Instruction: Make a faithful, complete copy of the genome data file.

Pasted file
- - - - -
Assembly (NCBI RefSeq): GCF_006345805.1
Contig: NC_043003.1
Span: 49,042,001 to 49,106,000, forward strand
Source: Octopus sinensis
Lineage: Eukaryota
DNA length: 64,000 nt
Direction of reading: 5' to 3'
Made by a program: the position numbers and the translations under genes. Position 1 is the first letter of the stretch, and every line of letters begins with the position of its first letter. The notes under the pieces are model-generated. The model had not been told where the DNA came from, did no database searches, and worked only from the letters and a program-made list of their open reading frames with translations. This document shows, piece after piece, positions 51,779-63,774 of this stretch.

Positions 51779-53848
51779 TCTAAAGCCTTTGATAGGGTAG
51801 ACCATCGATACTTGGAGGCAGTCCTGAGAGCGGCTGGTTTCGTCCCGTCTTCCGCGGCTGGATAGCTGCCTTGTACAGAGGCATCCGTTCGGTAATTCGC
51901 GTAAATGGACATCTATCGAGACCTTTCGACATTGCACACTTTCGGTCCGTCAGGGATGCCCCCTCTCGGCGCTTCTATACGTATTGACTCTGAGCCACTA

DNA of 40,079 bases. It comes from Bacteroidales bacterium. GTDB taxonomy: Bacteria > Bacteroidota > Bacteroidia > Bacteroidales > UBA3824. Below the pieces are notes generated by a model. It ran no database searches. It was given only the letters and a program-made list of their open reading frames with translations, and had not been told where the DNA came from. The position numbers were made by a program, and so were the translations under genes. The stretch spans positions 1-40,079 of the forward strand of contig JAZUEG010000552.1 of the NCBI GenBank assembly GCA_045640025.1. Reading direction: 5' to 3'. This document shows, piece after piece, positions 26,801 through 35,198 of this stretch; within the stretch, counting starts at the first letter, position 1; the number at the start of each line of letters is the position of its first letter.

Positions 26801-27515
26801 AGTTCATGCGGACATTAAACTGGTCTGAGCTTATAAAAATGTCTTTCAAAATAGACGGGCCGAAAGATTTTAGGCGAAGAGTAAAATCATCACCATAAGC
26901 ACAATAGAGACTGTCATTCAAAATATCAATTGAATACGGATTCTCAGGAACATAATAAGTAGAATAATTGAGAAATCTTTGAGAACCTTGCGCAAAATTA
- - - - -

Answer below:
Assembly (NCBI RefSeq): GCF_006345805.1
Contig: NC_043003.1
Span: 49,042,001 to 49,106,000, forward strand
Source: Octopus sinensis
Lineage: Eukaryota
DNA length: 64,000 nt
Direction of reading: 5' to 3'
Made by a program: the position numbers and the translations under genes. Position 1 is the first letter of the stretch, and every line of letters begins with the position of its first letter. The notes under the pieces are model-generated. The model had not been told where the DNA came from, did no database searches, and worked only from the letters and a program-made list of their open reading frames with translations. This document shows, piece after piece, positions 51,779-63,774 of this stretch.

Positions 51779-53848
51779 TCTAAAGCCTTTGATAGGGTAG
51801 ACCATCGATACTTGGAGGCAGTCCTGAGAGCGGCTGGTTTCGTCCCGTCTTCCGCGGCTGGATAGCTGCCTTGTACAGAGGCATCCGTTCGGTAATTCGC
51901 GTAAATGGACATCTATCGAGACCTTTCGACATTGCACACTTTCGGTCCGTCAGGGATGCCCCCTCTCGGCGCTTCTATACGTATTGACTCTGAGCCACTA

DNA of 40,079 bases. It comes from Bacteroidales bacterium. GTDB taxonomy: Bacteria > Bacteroidota > Bacteroidia > Bacteroidales > UBA3824. Below the pieces are notes generated by a model. It ran no database searches. It was given only the letters and a program-made list of their open reading frames with translations, and had not been told where the DNA came from. The position numbers were made by a program, and so were the translations under genes. The stretch spans positions 1-40,079 of the forward strand of contig JAZUEG010000552.1 of the NCBI GenBank assembly GCA_045640025.1. Reading direction: 5' to 3'. This document shows, piece after piece, positions 26,801 through 35,198 of this stretch; within the stretch, counting starts at the first letter, position 1; the number at the start of each line of letters is the position of its first letter.

Positions 26801-27515
26801 AGTTCATGCGGACATTAAACTGGTCTGAGCTTATAAAAATGTCTTTCAAAATAGACGGGCCGAAAGATTTTAGGCGAAGAGTAAAATCATCACCATAAGC
26901 ACAATAGAGACTGTCATTCAAAATATCAATTGAATACGGATTCTCAGGAACATAATAAGTAGAATAATTGAGAAATCTTTGAGAACCTTGCGCAAAATTA